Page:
Wednesday, August 31, 2011

Day 1 of Shuttleworth Foundation Fellowship

So today I have commenced a telecommunications fellowship with the Shuttleworth Foundation, which will be undertaken here at Flinders University where with the University's generous support we have based the Serval Project.

This is an amazing support for our work on the Serval Project, as not only does it free up my salary so that we can employ a project manager, but it also provides access to a very helpful operational budget, and a great team of dedicated open-technologists working on a variety of projects.  Check out their list of past and current fellows to get a feel for what they are supporting.

This support builds on that already provided by The Awesome Foundation, Flinders University and NLnet, as well as that of many students, volunteers and my family, which has enabled us to reach this point.

The particular mandate of my work under the fellowship is to:

- Build on existing trials, which include remote, in-motion, underground and
indoor tests by linking with partner organisations to deploy the
technology in an escalating series of situations;Increasing the breadth of applications for the technology, and the usability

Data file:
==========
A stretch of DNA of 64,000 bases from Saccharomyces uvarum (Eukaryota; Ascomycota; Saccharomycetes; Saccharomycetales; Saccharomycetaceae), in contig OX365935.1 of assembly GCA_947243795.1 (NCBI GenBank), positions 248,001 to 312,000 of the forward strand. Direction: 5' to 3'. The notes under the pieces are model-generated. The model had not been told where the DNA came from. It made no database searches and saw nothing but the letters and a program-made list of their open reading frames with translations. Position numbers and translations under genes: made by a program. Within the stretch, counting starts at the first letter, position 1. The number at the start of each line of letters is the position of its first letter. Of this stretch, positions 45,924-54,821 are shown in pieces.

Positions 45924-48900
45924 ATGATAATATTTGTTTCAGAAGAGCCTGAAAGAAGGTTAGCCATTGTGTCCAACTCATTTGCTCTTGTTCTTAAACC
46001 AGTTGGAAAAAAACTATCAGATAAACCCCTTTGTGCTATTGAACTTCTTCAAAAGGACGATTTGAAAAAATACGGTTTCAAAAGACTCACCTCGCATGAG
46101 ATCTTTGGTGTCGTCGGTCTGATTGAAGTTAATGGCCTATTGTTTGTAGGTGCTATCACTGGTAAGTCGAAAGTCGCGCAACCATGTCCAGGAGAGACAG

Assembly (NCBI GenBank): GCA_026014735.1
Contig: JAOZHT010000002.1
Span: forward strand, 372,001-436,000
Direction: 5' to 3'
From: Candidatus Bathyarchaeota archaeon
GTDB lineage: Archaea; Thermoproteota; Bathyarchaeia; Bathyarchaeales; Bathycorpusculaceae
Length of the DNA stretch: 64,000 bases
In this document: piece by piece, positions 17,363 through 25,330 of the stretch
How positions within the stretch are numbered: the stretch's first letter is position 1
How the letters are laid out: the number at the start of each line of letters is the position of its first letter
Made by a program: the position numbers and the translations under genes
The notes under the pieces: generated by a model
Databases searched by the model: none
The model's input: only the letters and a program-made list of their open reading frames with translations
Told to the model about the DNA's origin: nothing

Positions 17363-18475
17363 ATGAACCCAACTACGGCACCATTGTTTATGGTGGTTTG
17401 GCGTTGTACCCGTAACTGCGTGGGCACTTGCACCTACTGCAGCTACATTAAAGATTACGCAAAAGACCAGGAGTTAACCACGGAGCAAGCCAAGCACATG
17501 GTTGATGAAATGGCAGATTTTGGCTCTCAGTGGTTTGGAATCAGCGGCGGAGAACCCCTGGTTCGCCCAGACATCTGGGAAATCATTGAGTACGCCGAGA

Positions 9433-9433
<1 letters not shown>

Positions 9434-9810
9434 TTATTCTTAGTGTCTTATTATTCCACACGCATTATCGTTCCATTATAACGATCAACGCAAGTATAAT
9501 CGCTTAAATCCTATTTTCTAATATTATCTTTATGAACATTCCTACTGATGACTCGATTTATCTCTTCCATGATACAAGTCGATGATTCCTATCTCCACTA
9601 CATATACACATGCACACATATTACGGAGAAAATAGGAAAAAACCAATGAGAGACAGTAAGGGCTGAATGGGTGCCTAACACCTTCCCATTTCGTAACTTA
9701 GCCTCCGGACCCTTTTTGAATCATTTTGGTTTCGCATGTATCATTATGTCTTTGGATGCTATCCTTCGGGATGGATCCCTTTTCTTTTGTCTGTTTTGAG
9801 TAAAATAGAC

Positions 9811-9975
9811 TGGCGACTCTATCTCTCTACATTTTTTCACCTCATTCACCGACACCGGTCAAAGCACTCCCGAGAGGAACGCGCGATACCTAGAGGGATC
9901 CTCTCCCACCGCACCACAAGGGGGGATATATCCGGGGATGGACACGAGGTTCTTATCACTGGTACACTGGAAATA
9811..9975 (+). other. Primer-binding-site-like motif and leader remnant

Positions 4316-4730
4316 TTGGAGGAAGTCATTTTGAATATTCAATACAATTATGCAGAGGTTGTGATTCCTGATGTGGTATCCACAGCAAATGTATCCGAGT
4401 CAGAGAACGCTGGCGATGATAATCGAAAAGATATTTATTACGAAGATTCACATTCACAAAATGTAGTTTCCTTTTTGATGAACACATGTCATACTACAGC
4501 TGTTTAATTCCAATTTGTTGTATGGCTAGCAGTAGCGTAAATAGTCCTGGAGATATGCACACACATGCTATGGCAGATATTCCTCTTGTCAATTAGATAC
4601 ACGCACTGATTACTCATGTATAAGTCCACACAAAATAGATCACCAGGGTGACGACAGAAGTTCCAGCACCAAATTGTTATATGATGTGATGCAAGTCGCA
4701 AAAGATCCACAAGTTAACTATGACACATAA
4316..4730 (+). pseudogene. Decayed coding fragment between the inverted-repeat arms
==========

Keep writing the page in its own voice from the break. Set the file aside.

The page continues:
of the technology in disaster, by governments, and in remote locations;
andImproving the maximum range between handsets beyond what is
possible using WiFi, but without altering the hardware in existing mobile telephones (the “Focus Area Objectives”). 

What this means is that we will be pursuing a simultaneous software improvement and testing program that will, hopefully, get us to the point of a quality public release within a year.

The greatest challenge comes from the range extension, which we know is possible using the baseband radio in mobile phones. However, it is extremely difficult to get the programming information to enable modification of the firmware loaded into the radio's baseband processor. 

We will be exploring multiple angles to achieve this, ranging from engaging with the IEEE 802.11 standardisation process, to seeking to open channels with cell phone chipset manufacturers, through to, building custom cell phones that contain friendlier baseband or other radio chipsets that we can more easily reprogram, and where legal and appropriate, reverse-engineering the information we require.

The potential gains over using WiFi to build the mesh (perhaps 300m between phones indoors and 10km or more between phones outdoors in open country) are so great that we must engage with this process, regardless of the difficulty.

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